Unexpected finding: Toddlers more responsive to accents of peers than parents

October 25, 2012

Infants are more likely to recognise words spoken in the dialect of their local communities than those used by their parents, psychologists have revealed.

A study at Plymouth University has shown are more receptive to which might be spoken in nurseries and playgroups, even if they are vastly different to those spoken in the home.

Academics said the results were somewhat unexpected, but were a positive sign that was likely to be preserved among future generations.

Dr Caroline Floccia, an Associate Professor in the University's School of Psychology, led the study. She said:

"It might widely, and understandably, be assumed that toddlers pick up their early grasp of language and pronunciation from their parents. But this research shows their is much more important than people might think, even at such an early age. Studies have shown that once they reach the age of five, children are more likely to speak with the accents they are surrounded by at school, but this is the first time it has been shown to apply to much younger children."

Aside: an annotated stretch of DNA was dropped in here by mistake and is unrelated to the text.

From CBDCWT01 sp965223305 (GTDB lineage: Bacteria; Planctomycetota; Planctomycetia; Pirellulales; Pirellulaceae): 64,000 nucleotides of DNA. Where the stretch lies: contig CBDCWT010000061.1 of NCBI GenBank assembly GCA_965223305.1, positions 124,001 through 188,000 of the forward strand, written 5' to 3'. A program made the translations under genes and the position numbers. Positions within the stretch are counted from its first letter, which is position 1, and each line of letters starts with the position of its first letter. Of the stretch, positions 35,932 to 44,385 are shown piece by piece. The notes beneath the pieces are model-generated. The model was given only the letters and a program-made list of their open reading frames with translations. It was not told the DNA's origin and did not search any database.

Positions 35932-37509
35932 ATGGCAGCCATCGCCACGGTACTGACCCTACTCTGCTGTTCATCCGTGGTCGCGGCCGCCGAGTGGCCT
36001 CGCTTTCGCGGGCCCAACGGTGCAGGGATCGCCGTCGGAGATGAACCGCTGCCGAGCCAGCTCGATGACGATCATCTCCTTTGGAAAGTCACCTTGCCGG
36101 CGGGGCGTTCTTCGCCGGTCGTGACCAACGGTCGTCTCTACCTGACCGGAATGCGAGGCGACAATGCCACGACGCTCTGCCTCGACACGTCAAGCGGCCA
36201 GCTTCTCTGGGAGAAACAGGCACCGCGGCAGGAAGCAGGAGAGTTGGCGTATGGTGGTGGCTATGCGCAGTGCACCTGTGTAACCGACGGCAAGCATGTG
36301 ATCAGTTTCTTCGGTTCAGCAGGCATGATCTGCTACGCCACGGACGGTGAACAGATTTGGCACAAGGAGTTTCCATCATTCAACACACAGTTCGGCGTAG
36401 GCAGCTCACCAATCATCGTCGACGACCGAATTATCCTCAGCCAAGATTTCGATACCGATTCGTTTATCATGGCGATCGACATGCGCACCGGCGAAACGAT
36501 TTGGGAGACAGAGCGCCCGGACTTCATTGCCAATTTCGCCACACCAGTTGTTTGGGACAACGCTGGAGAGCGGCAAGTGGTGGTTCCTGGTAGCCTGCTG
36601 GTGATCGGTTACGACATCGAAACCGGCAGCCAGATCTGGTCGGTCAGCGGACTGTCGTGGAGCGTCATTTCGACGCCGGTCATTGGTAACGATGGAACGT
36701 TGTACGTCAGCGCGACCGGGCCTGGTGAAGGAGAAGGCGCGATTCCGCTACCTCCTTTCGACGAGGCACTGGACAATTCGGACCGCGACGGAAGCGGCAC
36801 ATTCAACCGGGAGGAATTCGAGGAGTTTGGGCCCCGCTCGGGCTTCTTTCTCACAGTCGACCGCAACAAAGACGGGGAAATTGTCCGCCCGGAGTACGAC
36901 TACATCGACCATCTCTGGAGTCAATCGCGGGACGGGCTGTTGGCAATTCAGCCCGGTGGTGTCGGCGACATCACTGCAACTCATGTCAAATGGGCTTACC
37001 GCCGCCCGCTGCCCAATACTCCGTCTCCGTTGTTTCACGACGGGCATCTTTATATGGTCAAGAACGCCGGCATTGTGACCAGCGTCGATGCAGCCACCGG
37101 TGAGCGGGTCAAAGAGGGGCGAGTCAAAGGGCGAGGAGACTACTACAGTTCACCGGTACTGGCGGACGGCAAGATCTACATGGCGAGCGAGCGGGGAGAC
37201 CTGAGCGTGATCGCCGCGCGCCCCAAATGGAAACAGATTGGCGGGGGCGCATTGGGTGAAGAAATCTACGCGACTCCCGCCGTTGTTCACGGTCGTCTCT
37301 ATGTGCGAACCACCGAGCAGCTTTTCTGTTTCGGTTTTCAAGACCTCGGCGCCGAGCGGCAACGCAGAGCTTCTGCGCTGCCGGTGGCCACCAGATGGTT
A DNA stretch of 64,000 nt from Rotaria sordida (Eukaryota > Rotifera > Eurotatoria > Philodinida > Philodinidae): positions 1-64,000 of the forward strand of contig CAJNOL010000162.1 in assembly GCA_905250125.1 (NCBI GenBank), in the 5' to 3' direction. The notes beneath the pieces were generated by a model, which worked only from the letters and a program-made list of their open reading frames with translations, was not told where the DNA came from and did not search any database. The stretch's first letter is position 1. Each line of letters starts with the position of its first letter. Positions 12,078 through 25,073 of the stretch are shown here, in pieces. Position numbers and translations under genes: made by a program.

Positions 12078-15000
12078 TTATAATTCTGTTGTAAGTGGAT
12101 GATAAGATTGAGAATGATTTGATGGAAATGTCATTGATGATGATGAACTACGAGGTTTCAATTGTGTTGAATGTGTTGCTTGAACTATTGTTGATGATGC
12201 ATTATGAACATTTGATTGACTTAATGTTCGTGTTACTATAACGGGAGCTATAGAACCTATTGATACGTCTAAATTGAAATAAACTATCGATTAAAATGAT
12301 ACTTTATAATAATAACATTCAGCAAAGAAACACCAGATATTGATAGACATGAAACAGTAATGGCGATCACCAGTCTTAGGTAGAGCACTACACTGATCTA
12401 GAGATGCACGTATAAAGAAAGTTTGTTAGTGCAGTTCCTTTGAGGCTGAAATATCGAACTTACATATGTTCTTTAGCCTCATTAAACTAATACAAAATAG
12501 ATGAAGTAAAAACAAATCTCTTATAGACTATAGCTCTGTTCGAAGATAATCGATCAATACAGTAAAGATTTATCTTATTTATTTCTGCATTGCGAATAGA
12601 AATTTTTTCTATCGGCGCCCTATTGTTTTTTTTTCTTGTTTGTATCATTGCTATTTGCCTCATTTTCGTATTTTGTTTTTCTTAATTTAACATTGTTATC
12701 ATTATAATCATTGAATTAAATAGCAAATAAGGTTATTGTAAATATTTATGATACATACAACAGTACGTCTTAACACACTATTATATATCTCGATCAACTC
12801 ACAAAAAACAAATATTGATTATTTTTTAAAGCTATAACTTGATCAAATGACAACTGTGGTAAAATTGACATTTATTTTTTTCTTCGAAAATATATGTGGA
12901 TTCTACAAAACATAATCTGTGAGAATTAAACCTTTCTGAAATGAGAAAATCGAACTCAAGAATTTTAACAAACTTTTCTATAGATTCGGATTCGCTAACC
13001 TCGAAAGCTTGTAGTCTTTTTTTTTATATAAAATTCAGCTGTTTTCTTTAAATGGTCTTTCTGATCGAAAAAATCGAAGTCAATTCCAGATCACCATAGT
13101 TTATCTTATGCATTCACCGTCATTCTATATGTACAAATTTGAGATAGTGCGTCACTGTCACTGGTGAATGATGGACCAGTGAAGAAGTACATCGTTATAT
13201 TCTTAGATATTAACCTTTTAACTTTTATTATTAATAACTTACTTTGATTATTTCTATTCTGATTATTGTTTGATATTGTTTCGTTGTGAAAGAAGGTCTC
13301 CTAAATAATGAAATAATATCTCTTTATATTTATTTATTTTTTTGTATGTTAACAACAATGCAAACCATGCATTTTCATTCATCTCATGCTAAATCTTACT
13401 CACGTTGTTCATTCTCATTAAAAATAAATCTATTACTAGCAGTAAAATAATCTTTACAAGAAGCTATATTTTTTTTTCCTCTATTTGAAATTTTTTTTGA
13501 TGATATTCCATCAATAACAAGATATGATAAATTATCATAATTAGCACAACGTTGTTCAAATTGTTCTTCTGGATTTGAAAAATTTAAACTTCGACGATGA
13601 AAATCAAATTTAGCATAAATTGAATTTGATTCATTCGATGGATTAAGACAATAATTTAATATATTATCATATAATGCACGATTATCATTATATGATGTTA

The study was carried out by the University's Babylab, which has a database of around 3,000 children from the Plymouth area and has conducted a wide range of research projects looking at children's personal development since it was set up in 2006.

For this study, 20-month-old toddlers were presented with pictures of familiar objects, with their responses analysed as the object's name was read out in either rhotic or non-rhotic accents (English is rhotic when people pronounce the 'r' in farm).

The children included many whose parents spoke in the local (rhotic) Plymouth dialect, but a number whose parents hailed from elsewhere in the UK and some families where there were two accents spoken regularly.

In all circumstances, the infants were more receptive to the local spoken in the community around them rather than any others spoken in the home.

Dr Floccia, who manages the Babylab as well as teaching on the Social and Development Psychology and Contemporary Topics in Psychology courses at Plymouth University, added: "Although infants still spend the majority of their time with their parents, they tend to be influenced more by settings where there are other children present. But regional dialects are something people should definitely be proud of and linguistic diversity makes our everyday environment a much more interesting place to be."

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